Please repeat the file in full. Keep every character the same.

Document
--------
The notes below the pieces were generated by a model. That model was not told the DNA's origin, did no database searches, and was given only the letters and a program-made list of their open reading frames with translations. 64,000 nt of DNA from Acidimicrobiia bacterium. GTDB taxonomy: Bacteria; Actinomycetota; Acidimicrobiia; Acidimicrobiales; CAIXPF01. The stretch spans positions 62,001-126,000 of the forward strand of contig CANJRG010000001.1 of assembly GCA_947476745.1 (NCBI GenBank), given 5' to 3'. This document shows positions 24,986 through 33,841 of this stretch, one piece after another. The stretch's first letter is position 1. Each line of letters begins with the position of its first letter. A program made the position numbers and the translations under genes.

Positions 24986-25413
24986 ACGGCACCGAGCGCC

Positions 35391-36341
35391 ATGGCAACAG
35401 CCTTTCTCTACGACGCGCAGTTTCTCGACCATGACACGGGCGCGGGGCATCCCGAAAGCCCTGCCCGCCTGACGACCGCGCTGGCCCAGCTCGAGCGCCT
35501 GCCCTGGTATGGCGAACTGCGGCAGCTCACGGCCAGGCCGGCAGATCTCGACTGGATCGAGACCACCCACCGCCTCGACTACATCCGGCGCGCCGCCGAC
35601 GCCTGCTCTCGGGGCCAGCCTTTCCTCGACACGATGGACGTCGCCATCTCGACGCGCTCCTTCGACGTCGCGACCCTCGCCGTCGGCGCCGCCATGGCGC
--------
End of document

The notes below the pieces were generated by a model. That model was not told the DNA's origin, did no database searches, and was given only the letters and a program-made list of their open reading frames with translations. 64,000 nt of DNA from Acidimicrobiia bacterium. GTDB taxonomy: Bacteria; Actinomycetota; Acidimicrobiia; Acidimicrobiales; CAIXPF01. The stretch spans positions 62,001-126,000 of the forward strand of contig CANJRG010000001.1 of assembly GCA_947476745.1 (NCBI GenBank), given 5' to 3'. This document shows positions 24,986 through 33,841 of this stretch, one piece after another. The stretch's first letter is position 1. Each line of letters begins with the position of its first letter. A program made the position numbers and the translations under genes.

Positions 24986-25413
24986 ACGGCACCGAGCGCC

Positions 35391-36341
35391 ATGGCAACAG
35401 CCTTTCTCTACGACGCGCAGTTTCTCGACCATGACACGGGCGCGGGGCATCCCGAAAGCCCTGCCCGCCTGACGACCGCGCTGGCCCAGCTCGAGCGCCT
35501 GCCCTGGTATGGCGAACTGCGGCAGCTCACGGCCAGGCCGGCAGATCTCGACTGGATCGAGACCACCCACCGCCTCGACTACATCCGGCGCGCCGCCGAC
35601 GCCTGCTCTCGGGGCCAGCCTTTCCTCGACACGATGGACGTCGCCATCTCGACGCGCTCCTTCGACGTCGCGACCCTCGCCGTCGGCGCCGCCATGGCGC